Google Wave in Internet Explorer

Tuesday, September 22, 2009 | 10:03 AM


When we extend our Google Wave preview next week, we will encourage users of Internet Explorer to install Google Chrome Frame, an open source plug-in that brings HTML5 and other open web technologies to Internet Explorer.

On first login to Google Wave, Internet Explorer 6, 7, and 8 users will see this message:

A few clicks later, the user will be running Google Wave in Internet Explorer, but it will be every bit as fast as in Google Chrome!

Google Wave depends on strong JS and DOM rendering performance to provide a desktop-like experience in the browser. HTML5's offline storage and web workers will enable us to add great features without having to compromise on performance. Unfortunately, Internet Explorer, still used by the majority of the Web's users, has not kept up with such fairly recent developments in Web technology. Compared with other browsers, the JavaScript performance is many times slower and HTML5 support is still far behind. Likewise, the many different versions of IE still in use -- each with its own set of CSS quirks and layout limitations -- further complicates building rich Web applications.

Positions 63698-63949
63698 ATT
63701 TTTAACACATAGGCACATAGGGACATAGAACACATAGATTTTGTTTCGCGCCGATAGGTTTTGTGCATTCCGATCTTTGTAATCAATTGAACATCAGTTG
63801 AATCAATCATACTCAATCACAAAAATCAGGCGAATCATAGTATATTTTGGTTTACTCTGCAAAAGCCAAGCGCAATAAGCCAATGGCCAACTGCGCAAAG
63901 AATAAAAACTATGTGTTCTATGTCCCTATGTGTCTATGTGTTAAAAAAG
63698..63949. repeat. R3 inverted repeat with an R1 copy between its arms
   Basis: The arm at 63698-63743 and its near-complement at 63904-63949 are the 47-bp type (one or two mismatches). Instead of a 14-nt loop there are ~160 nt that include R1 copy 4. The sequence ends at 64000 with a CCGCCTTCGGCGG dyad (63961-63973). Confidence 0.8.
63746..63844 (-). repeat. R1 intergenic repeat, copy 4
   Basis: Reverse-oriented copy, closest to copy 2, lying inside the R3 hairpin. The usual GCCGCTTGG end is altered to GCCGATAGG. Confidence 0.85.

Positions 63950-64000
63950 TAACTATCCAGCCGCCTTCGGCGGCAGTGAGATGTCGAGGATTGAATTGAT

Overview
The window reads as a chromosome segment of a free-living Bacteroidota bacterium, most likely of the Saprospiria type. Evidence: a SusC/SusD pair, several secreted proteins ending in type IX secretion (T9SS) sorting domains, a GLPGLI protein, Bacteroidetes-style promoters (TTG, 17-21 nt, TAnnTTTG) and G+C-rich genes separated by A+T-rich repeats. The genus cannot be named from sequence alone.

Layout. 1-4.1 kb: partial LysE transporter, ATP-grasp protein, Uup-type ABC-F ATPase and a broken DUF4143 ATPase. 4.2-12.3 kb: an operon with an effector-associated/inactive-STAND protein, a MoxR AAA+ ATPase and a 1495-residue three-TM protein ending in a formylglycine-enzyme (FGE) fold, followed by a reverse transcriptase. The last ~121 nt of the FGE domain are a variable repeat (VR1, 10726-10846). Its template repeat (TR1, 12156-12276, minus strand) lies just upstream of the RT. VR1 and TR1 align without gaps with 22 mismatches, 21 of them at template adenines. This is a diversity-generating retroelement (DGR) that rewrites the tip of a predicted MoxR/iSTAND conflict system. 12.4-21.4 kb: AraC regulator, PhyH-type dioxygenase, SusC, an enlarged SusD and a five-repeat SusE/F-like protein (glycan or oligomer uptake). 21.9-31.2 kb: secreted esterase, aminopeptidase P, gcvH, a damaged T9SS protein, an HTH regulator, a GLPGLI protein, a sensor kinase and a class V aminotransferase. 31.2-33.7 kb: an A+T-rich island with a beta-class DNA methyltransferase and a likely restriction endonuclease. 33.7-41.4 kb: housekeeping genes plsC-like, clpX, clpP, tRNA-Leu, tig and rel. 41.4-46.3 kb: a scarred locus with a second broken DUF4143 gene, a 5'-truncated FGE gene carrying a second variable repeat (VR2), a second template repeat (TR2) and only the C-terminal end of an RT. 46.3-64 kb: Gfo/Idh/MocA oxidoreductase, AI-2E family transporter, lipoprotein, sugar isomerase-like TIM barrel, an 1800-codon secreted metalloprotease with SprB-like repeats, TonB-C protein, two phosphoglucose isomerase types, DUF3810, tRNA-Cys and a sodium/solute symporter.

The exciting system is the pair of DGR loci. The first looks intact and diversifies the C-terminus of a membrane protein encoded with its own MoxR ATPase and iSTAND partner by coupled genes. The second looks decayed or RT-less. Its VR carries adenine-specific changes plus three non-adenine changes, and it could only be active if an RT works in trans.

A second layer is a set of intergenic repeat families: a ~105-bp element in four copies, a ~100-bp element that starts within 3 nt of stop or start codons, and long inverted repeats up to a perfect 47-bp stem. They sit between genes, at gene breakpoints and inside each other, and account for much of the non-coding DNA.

In the past, the Google Wave team has spent countless hours solely on improving the experience of running Google Wave in Internet Explorer. We could continue in this fashion, but using Google Chrome Frame instead lets us invest all that engineering time in more features for all our users, without leaving Internet Explorer users behind.

It is remarkable how quickly the browser landscape has changed since Lars and his brother Jens wrote the first prototype of Google Maps back in early 2004. Back then, Internet Explorer was their browser of choice. These are exciting times indeed to be developing for the Web!

Happy waving!

Posted by Lars Rasmussen, Google Wave team manager, and Adam Schuck, Google Wave client tech lead.